# Paillier encryption problem when q or p divides r

I am having a problem with Paillier encryption as described on Wikipedia. It says to pick $0 < r < n$, where $n=pq$ for large, equally sized primes $p$ and $q$. However, I've been testing this under trivial key sizes, setting p=11, q=13, and encrypting m=1. When I try all legal values of r, I find that decryptions fail when $p | r$ or $q | r$.

(To be clear, I'm doing the gcd checks and seeking a random generator less than $n^2$, not using the "simpler variant" on the Wiki page although I have tried that, too, without success.)

I've seen a particular Paillier implementation in Python in which the random value of $r$ is chosen to be a prime number, maybe to avoid this problem (I asked about it in this thread), but I see no such specification of a restriction on this randomness constant in the Wikipedia page or the original Paillier paper.

What am I doing wrong? If it's appropriate to post ~40 lines of Python code on this forum, I will - please indicate in a comment. I don't want to junk up the feed.

If this is a theoretic problem, what is a good limit to avoid choosing an r that is a multiple of p or q, without revealing knowledge of p or q to the party doing the encryption, (gcd with n is 1,) or is it just based on the law of large numbers that the sender will never land on such an r in practice?

Thank you.

In Paillier encryption, the ciphertext is $c=g^n \cdot r^n \bmod n^2$, and to decrypt, you compute $m=L(c^\lambda \bmod n^2)\cdot \mu \bmod n$.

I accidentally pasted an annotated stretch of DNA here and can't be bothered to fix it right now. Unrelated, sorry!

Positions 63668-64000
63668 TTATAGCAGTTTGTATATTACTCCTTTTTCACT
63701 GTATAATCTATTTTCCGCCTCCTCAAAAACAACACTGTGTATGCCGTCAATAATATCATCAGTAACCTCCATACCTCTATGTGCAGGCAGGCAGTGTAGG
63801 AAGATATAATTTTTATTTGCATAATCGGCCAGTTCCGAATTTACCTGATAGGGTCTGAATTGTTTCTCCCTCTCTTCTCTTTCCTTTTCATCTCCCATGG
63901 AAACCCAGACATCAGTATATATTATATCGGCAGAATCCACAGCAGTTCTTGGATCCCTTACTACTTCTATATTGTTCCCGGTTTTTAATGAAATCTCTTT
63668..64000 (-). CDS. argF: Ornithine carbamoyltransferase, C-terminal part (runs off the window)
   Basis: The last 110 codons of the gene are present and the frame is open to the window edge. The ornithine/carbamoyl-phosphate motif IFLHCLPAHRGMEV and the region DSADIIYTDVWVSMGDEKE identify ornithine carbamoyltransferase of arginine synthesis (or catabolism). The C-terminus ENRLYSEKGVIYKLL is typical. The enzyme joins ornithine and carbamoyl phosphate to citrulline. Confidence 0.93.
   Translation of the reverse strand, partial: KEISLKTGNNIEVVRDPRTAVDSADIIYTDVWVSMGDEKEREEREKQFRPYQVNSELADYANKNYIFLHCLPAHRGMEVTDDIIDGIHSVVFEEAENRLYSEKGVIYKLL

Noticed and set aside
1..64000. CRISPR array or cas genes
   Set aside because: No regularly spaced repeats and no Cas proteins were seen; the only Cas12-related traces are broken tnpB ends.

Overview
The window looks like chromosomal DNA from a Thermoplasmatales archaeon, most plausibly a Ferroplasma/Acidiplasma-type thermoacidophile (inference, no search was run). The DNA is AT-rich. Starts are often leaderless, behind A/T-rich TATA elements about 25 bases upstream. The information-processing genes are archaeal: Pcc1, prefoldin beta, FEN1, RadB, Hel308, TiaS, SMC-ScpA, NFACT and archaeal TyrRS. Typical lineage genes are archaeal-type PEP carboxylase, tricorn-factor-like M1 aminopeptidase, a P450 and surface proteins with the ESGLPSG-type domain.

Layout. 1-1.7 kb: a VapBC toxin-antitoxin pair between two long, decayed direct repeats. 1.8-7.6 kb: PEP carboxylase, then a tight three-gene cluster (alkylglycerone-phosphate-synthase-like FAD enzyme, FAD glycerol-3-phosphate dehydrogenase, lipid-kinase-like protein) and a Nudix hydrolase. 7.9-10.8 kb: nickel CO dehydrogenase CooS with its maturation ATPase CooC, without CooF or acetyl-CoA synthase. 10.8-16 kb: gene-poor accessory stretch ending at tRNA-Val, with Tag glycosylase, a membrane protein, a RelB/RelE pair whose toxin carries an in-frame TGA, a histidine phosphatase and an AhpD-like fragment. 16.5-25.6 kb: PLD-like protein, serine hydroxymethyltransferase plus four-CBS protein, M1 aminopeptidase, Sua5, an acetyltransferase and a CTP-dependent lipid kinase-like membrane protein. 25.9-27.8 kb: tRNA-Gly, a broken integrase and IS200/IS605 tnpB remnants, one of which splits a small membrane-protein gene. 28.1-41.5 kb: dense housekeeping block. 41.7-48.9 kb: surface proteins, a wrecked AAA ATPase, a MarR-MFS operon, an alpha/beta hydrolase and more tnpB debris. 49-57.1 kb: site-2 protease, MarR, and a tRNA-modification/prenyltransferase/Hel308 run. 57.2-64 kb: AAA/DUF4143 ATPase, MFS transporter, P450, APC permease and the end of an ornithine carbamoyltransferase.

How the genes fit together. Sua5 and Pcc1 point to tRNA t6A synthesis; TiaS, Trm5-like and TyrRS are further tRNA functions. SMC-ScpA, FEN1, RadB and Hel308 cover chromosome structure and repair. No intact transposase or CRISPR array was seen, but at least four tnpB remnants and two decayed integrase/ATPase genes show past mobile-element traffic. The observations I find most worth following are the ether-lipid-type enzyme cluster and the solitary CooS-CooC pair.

For decryption to be correct, $r$ must be a member of group $\Bbb Z_{n^2}^*$, so that $r^{n\lambda} \equiv 1 \bmod n^2$ and $r$ can be cancelled in the decryption process. If $p$ or $q$ divides $r$, then $r$ is not in $\Bbb Z_{n^2}^*$ thus cannot be cancelled and your decryption will be incorrect.
When you use small $p,q$, it is likely you can easily choose $r$ that is not in $\Bbb Z_{n^2}^*$. However, when $p,q$ are large, the probability that a random $0<r<n$ is not in $\Bbb Z_{n^2}^*$ is negligible (otherwise the RSA problem can be solved). So we usually can just use $0<r<n$, without any more constraints (requiring $r$ to be a prime to me is not necessary).
• You can do that. But as I said, it is not necessary because the probility you pick an invalid $r$ is so small. Basically when you find an $r$ such that $gcd(r,n) \ne 1$, you obtain a factor of n, which means you can solve the RSA problem. The probability must be negligible. – Changyu Dong Sep 15 '18 at 12:34